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I often hear professional chess players use the phrase "to make a draw" where I would simply use "to draw" or replace "to make" with "to bring about" (or any of its synonyms) if we really had to use "draw" as a noun here.

For example, here's (time: 0:57) Fabiano Caruana (a native English speaker, mind you) using this phrase as below:

"...I don't know if White has real winning chances, but I felt I should be able to make a draw."

Is this phrase correct?

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Also keep in mind that sometimes in chess, a draw is something that you aim for. Unlike most other games/sports, there are cases where a player will want and try hard to achieve a draw. –  terdon Aug 25 '13 at 15:31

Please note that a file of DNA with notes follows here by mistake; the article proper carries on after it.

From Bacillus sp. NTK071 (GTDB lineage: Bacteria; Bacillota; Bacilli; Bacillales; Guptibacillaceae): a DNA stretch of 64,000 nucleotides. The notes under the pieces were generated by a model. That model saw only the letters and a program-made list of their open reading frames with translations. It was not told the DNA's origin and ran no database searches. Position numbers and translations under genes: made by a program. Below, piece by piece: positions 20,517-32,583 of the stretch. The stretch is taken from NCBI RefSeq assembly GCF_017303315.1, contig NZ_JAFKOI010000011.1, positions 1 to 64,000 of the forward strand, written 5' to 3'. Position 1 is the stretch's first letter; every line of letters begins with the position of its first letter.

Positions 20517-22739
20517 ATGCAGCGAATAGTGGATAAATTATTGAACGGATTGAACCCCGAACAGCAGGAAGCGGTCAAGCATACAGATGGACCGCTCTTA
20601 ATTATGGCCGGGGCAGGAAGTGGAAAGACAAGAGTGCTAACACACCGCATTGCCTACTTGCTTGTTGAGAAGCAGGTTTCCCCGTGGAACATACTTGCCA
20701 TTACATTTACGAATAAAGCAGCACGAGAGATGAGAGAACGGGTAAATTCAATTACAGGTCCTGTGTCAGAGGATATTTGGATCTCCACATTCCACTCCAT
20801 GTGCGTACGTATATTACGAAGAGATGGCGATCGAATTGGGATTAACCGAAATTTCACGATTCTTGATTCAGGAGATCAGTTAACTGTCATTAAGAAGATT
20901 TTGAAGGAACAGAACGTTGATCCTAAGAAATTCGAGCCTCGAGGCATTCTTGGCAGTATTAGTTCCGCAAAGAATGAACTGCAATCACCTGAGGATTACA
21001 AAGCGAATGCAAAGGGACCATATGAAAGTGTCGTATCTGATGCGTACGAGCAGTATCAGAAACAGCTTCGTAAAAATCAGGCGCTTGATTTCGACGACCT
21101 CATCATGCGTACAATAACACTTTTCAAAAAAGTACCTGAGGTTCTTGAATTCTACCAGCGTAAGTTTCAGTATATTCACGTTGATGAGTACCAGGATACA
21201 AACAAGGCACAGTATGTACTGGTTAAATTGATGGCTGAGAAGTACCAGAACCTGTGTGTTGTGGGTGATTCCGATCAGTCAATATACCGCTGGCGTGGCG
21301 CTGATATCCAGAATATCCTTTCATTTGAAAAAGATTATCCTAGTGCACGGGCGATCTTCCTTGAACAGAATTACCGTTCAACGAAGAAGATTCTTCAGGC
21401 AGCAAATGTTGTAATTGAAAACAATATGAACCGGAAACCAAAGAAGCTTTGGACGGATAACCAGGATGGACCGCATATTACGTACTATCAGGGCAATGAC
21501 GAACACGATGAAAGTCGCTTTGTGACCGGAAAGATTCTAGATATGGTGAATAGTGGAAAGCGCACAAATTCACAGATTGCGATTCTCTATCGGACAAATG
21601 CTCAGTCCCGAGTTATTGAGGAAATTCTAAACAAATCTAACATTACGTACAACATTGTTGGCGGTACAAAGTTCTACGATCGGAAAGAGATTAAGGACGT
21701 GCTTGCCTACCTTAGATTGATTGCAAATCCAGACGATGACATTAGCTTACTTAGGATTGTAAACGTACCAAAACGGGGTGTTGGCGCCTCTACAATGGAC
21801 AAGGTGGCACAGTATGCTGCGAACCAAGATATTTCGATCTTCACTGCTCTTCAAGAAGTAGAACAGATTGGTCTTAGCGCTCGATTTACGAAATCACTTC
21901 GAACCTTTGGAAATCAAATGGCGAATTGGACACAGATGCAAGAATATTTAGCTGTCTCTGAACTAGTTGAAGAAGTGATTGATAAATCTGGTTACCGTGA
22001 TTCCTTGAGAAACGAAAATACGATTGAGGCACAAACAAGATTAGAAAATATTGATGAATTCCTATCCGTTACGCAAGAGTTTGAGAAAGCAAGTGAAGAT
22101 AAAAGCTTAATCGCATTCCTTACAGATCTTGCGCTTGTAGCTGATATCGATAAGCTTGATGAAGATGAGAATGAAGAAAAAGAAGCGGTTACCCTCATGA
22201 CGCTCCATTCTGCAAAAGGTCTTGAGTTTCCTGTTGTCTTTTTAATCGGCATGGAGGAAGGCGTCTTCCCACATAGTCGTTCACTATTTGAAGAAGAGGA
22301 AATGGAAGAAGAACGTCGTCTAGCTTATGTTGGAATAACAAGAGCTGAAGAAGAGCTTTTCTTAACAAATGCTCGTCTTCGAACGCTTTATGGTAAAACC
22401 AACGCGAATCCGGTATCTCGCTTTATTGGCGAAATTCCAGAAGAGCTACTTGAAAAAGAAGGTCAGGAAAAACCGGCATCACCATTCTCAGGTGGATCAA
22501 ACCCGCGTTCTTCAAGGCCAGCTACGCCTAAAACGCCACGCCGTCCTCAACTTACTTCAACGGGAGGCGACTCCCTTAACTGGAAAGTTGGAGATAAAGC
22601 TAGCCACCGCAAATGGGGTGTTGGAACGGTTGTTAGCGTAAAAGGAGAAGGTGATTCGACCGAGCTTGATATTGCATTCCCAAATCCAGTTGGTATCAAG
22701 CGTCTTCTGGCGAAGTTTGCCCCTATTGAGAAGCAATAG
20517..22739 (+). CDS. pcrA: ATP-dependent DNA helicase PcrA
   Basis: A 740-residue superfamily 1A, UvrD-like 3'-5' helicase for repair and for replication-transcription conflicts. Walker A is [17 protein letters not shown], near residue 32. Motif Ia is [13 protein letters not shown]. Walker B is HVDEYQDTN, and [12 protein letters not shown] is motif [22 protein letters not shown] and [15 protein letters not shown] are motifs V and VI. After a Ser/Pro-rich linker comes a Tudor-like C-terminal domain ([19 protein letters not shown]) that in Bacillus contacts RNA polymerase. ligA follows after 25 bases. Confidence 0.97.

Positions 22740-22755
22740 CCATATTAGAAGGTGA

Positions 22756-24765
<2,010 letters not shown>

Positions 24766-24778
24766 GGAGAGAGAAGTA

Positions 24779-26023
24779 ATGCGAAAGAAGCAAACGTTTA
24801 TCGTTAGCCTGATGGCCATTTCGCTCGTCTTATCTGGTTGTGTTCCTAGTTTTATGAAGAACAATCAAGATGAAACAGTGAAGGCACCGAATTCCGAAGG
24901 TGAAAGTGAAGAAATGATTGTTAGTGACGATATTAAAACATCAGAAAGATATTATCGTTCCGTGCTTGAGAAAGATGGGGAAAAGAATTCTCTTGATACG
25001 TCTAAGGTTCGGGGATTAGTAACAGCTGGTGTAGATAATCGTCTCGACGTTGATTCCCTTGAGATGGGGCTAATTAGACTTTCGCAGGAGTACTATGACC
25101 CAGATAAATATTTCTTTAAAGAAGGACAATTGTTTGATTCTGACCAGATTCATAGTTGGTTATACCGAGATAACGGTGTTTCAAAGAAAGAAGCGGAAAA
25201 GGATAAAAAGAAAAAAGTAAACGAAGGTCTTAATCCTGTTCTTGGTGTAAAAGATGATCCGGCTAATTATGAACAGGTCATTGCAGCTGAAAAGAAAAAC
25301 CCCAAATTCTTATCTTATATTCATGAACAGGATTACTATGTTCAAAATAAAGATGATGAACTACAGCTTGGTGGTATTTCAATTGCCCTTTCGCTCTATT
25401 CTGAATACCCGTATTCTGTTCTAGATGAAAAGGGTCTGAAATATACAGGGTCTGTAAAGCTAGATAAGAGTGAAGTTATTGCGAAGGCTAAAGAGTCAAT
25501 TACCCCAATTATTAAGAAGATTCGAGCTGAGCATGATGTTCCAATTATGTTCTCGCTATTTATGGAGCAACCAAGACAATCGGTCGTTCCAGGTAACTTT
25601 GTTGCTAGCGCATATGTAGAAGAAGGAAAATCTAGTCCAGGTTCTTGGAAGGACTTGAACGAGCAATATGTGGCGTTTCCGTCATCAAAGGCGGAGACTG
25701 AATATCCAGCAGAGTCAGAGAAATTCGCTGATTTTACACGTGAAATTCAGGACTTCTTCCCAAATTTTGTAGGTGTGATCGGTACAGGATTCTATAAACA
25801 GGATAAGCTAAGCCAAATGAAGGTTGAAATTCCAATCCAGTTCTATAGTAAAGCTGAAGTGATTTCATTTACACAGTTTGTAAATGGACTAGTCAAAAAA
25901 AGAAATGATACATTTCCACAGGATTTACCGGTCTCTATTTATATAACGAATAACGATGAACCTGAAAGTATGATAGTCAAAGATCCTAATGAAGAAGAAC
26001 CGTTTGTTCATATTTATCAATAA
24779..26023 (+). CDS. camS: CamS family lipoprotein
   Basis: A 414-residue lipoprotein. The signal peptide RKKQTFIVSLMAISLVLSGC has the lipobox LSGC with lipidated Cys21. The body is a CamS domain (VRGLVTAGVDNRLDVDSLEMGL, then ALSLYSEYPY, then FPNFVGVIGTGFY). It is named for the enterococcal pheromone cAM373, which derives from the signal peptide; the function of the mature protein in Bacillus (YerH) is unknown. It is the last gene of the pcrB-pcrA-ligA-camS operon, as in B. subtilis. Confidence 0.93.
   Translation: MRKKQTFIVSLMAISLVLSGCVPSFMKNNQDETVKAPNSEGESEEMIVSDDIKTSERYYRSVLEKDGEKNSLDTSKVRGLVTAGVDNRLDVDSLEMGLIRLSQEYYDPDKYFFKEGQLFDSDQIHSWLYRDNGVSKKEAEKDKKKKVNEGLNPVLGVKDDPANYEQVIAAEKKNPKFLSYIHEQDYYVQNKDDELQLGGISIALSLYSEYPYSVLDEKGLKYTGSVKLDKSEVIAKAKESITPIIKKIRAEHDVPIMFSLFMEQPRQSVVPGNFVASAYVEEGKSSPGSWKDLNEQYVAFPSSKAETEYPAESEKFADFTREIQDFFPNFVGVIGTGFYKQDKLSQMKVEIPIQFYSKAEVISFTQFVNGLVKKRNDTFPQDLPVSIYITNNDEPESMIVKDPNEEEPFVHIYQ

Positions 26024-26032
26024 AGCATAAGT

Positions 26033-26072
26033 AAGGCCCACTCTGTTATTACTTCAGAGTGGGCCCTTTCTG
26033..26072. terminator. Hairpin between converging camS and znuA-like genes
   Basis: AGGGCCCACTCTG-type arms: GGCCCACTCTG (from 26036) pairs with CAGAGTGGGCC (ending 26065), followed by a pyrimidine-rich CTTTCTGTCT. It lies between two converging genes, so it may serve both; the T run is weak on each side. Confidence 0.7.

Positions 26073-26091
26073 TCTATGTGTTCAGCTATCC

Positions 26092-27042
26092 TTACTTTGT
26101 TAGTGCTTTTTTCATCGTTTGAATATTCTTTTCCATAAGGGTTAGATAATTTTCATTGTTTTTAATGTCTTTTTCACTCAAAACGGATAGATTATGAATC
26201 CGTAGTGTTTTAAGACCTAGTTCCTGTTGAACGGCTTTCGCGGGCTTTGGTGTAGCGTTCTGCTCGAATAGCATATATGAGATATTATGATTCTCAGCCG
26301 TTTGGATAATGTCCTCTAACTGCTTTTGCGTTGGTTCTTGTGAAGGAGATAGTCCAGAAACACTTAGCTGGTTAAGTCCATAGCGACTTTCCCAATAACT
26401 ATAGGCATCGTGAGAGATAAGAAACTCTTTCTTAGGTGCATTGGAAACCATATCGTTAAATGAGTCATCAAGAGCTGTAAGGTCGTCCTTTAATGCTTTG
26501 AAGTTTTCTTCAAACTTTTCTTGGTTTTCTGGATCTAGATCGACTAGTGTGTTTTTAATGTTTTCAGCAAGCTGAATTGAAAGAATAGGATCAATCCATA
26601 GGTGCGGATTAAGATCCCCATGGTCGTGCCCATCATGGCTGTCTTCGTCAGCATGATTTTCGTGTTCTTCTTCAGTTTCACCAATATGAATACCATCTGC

2 Answers 2

The word make can mean "to achieve or attain" (see Definition 10 in this dictionary).

So, the quote could be paraphrased as:

I don't believe that White can win the game, but all is not lost: it seems White can still achieve a draw.

In other words, I don't think there's anything wrong with this quote.

More importantly, many sports have their own way to commonly phrase things. In chess, make a draw is an oft-used way to describe the tactic of playing for a draw, particularly when you are at a disadvantage. For example:

“I made a mistake and I had to sacrifice a piece. After that I had to make a draw,” said Grandmaster Valentin Yotov.1

In reality though, we sometimes find ourselves in a situation in which we need to make a draw.2

If White doesn't risk anything, he cannot lose! Controlling the game, he can always make a draw from a position of strength.3

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‘Make’ has various meanings in the context of games, and one is to secure a certain score. This seems to be the meaning here.

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